Spray Cans Here to Stay

University Centers promotes today’s grand opening of the Graffiti Art Park, a new maintained space on campus for students to freely express public displays of art.

A student poses with graffiti art work at University Centers' Graffiti Hill event in May. Graffiti Art Park is planned to become a lasting part of the campus art community. Photo by Claire Frausto.
A student poses with graffiti art work at University Centers’ Graffiti Hill event in May. Graffiti Art Park is planned to become a lasting part of the campus art community. Photo by Claire Frausto.

For the wandering artists left discouraged after last year’s shutdown of the campus’ beloved Graffiti Hall, a new sanctuary for street art will be making its grand debut today. Graffiti will finally have a university-approved, long-term home on campus in the form of several wooden canvases standing proudly within the Old Student Center’s eucalyptus grove, what University Centers is dubbing UCSD’s own Graffiti Art Park.

It took the unification of two separate efforts searching to create a permanent space on campus for graffiti that managed to bring the Art Park onto its feet. University Centers, on one hand, at the desire of many students, pulled together two consecutive street art events called “Graffiti Hill” last Winter and Spring Quarter. At these events, students were welcome to decorate multiple structures covered with cellophane and were given a mountain of spray cans and markers with which to paint them. University Centers senior marketing assistant Pooja Vig and Art Director Armando Abundis say that the events served as a precursor for the Art Park by confirming that the student body still holds a steady interest in graffiti.

“[During the event], we did a spray-paint [unofficial survey asking] ‘Do you want this to be permanent?’ and it was totally yes; people wanted it,” Vig said. “We had people taking up a huge space on the cellophane and people weren’t even touching it because their art was there. People were respectful and people wanted to see other people’s work.”

Meanwhile, environmental systems senior and self-proclaimed art appreciator Kyle Heiskala was in the process of working with Gary Matthews, Vice Chancellor of Resource Management and Planning, to find a workable site on campus that could foster a space for students to exhibit their art freely and publicly. Heiskala functioned as a mediator between the students and the planning committee, actively working a feedback loop of ideas between the two until the most viable concept could be decided upon.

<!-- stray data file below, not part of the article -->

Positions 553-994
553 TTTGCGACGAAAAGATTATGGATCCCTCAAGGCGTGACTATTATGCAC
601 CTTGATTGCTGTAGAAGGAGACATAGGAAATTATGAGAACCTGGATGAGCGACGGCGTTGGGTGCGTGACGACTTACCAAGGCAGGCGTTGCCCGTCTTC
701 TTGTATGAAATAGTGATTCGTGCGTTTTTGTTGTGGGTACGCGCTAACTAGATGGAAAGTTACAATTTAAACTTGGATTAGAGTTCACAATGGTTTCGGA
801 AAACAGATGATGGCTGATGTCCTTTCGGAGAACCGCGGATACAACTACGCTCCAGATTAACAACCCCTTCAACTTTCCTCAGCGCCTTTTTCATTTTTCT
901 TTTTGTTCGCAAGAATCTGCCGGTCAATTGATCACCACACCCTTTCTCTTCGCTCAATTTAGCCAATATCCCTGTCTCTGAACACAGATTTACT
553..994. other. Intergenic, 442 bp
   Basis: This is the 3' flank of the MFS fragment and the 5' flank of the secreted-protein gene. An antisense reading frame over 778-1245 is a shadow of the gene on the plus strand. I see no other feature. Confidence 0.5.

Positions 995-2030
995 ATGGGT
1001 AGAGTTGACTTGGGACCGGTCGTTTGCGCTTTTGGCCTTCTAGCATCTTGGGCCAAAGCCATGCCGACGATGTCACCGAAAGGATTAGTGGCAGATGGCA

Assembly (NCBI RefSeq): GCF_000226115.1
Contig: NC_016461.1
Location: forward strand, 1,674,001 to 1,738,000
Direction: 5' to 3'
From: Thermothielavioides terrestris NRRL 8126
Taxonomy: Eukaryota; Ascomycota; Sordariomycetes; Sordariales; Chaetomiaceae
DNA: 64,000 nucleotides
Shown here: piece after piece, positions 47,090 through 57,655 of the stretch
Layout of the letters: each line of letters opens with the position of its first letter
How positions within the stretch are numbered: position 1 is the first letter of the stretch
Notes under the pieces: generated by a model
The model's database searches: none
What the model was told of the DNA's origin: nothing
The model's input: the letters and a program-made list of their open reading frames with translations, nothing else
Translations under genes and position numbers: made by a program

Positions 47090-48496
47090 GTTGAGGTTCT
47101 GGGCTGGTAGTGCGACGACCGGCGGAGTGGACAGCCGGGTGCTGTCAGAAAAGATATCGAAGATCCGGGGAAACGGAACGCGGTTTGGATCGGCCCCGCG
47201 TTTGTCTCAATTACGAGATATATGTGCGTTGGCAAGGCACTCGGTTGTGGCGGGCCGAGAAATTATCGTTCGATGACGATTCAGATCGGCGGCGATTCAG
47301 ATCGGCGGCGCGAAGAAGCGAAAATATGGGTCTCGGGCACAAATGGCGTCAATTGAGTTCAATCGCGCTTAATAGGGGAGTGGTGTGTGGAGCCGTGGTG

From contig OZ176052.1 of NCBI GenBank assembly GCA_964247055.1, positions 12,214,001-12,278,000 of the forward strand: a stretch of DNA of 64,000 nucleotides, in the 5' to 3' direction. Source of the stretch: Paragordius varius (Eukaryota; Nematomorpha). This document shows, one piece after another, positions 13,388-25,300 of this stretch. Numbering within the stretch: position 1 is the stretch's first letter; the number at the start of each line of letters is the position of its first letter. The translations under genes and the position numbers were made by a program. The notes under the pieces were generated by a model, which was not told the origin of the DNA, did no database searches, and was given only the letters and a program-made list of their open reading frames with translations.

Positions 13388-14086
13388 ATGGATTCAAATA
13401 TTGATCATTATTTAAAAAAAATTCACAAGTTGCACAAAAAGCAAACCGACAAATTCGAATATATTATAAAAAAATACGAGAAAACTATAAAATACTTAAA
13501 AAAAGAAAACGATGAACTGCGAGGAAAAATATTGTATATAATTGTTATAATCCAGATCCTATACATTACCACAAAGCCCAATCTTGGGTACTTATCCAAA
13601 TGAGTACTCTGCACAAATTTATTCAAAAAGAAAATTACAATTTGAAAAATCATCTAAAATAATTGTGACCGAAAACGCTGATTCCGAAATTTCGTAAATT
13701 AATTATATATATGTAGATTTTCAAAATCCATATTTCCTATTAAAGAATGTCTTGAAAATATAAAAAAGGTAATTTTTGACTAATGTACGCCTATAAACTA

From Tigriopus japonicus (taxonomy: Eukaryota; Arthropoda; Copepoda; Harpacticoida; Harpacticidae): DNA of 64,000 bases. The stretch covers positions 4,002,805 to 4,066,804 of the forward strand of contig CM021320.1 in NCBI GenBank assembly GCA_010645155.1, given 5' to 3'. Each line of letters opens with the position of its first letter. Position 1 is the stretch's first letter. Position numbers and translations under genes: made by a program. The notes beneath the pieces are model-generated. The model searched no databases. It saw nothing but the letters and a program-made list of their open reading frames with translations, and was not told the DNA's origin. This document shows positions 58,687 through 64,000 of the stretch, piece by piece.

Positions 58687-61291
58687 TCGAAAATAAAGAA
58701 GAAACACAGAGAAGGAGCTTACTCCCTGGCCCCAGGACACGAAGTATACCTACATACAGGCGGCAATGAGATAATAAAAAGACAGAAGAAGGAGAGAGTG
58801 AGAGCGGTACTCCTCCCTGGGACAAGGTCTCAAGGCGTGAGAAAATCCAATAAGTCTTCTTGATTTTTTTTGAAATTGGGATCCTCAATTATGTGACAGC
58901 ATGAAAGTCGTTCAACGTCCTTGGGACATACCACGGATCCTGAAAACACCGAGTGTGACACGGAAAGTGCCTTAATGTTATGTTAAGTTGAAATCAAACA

“My main motivation to work on this project was that I felt that Graffiti Hall was a very special, unique place that UCSD was proud of, added a lot of character to the campus and it was a place that made a lot of memories for people,” Heiskala said. “Then when it was taken away, there were a lot of students that were upset by that and wanted a place to express themselves through community art.”

The area selected to host the Graffiti Art Park is nestled between Porter’s Pub and the path to Student Center B. A runner-up was the grassy hill outside of Main Gym (where the previous Graffiti Hill events took place), but the location was rejected due to various landscaping concerns, including grass growing over the structures and possible coverage from the sprinkler system. Heiskala explained that the space next to Porter’s Pub was the better choice.

“It’s a visible space,” Heiskala said. “Since it’s in a park area, it only needed a special okay from the campus for a temporary set-up approval. It was chosen because of its availability, because it’s in a high-traffic area and it would fit into the character of the space.”

Now anyone taking a leisurely walk past the Art of Espresso coffee stand by Mandeville will be able to easily spot eight bright, sturdy structures with sheets of plywood boarded to them and painted white for canvas space. On opening day, free spray paint and markers will be provided to encourage students to “make their mark.” 

The structures — as well as the art upon them — will remain standing indefinitely; however, at the beginning of each quarter, the plywood will be painted over in order to start off with a fresh canvas. Different student graffiti artists each quarter will then be invited to be the first to paint on the structures in order to start off the spray painting process.

“After that, it’s a free space,” Abundis said. “It’s not going to be policed; there are no cameras. The only thing we ask is to respect those guidelines [listed on the park’s website] so this can really become a permanent space.”

While Abundis stressed that the permanence of the space hinges on the community artists’ ability to keep the art positive and avoid depictions that would offend other members of the community, the producers of the Art Park seemed confident that the space won’t be abused.

“It will be up to the community to do the self-policing,” Heiskala said. “If anyone is walking by and it’s offensive, then I would like to think that the university has very thoughtful-minded students that are aware of certain things that can be offensive and step up to paint over it or address that.”

“I think the students here are mature enough to know that this is something for their benefit and for the benefit of the campus and makes our campus different, and I think the self-policing is going to work,” Abundis added.

For Heiskala, the Graffiti Art Park is only the beginning.

“Maybe we can take the concept and expand it out to have more community art spaces across campus,” Heiskala said. “I always envision that. When I walk across campus I think, ‘We could put some art there, make that more colorful.’ It’s always needed in my opinion […] you can’t have too much art.”